Friday, June 06, 2008

GOVERNMENT: Governor Beshear Appoints David L. Armstrong as Chair of Kentucky Public Service Commission

Governor Beshear Appoints David L. Armstrong as Chair of Kentucky Public Service Commission

By Dick Brown
502-564-2611 on Governor Steve Beshear's Communications Office

Gov. Steve Beshear today appointed David L. Armstrong as Chair of the Kentucky Public Service Commission, effective June 1, 2008. The governor also appointed James W. Gardner as Vice-Chair of the Commission, effective June 16, 2008.

Friday, May 09, 2008

OTHER BLOGS: Poppe Blog reports on "Louisville Lawyer Suspended from Practice and Criminally Charged For Allegedly Stealing"

Hans Poppe at his law firm's web site has posted the following blog entry entitled "Louisville Lawyer Suspended from Practice and Criminally Charged For Allegedly Stealing". The post references a Courier Journal story on the suspension and criminal charges and  Hans adds the following comment.  However, click on the story for his entire post and a link to the Courier Journal story referenced therein.

As reported today in the Courier Journal, Louisville attorney Louis Smith has been accused of stealing money from his clients.  Prosecutors allege that Smith, an estate attorney, began stealing from clients, including Emily Strange, around 1999. * * *

It has been my [Hans Poppe's] experience that lawyers that steal money from clients don't usually have any insurance or assets. This necessarily means that it will be very difficult for any of his victims to recovery in a legal malpractice lawsuit; however, that doesn't mean his victims should sit idly by, they should hire an attorney to investigate if insurance is available and what, if any, assets are available to reimburse the clients and their estates.

Wednesday, May 07, 2008

LAWYERS: Atty Tom FitzGerald appointed by Gov. to Environmental Education Council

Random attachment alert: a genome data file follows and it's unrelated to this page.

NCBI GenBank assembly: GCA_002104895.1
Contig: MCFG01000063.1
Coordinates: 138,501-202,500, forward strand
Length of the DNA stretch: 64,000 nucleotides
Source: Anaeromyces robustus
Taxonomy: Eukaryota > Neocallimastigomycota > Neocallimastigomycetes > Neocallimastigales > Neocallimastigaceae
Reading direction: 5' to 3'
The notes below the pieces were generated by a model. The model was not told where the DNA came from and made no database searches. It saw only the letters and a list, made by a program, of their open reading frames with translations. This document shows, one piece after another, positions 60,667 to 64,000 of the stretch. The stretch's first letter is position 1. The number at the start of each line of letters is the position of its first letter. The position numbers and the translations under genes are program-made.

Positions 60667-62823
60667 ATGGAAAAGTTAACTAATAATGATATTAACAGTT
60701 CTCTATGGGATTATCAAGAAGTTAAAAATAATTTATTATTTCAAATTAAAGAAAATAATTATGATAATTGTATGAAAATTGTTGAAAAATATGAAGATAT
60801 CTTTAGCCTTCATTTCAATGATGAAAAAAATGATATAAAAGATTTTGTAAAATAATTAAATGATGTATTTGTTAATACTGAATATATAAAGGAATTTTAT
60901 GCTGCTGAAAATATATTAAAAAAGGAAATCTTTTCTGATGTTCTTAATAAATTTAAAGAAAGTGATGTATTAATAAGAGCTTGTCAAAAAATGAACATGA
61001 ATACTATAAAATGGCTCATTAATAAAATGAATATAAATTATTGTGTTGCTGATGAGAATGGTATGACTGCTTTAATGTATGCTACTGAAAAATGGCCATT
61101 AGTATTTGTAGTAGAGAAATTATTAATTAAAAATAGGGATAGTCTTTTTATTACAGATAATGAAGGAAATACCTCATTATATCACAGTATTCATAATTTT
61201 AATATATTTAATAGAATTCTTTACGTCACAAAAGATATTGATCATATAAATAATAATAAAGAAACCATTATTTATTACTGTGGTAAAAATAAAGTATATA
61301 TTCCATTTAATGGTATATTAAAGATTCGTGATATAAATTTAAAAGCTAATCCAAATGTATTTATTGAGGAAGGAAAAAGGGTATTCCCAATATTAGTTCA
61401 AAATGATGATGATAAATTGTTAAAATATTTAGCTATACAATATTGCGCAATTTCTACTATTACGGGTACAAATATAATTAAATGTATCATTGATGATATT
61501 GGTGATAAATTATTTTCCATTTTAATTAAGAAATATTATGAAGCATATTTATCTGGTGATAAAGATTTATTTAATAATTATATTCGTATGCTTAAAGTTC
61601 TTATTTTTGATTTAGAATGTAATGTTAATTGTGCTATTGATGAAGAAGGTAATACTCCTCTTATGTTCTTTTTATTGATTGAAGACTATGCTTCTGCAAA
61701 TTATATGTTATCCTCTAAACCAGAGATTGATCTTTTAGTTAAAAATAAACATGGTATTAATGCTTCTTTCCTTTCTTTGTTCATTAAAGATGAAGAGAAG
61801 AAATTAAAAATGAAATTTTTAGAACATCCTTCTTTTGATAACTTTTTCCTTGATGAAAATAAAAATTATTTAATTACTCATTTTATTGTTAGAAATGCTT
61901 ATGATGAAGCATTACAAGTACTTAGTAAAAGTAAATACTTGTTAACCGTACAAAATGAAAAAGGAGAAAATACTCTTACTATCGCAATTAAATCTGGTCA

From Kentucky.Gov - Attorney Tom FitzGerald appointed Tom FitzGerald to serve as a member of the Kentucky Environmental Education Council. Governor Beshear Appoints Member to Kentucky Environmental Education Council

Monday, March 10, 2008

BOOK REVIEW: "Kentucky Lawyer" by Mac Swinford reviewed by Judge Boyce Martin

Book review in courier journal:

Honoring Kentucky lawyers
By Boyce F. Martin Jr.
Special to The Courier-Journal

A drunk lawyer is stuck in his shirt. A woman rents out her baby. A ghost story. Get a mug of hot chocolate, pull up a chair in front of the fire, and listen to true stories at the feet of one of the longest-serving judges in United States history. This reissue by the UK Press of Mac Swinford's book, originally published in 1963, brings to life again the fact that Kentucky's history is far more exciting than fiction.

I first encountered Judge Swinford as a newly employed assistant U.S. attorney in Bowling Green, Ky., in 1964. I quivered in my boots before the judge that May morning, his awe-inspiring presence in front of me and a packed courtroom behind. Judge Swinford began with a glowing historical rendition of freedom beginning with the Magna Carta and ending with the beauty of Kentucky from the Big Sandy to the mighty Mississippi. He inspired in us an appreciation of the Kentucky lawyers and judges he lauds in this little book.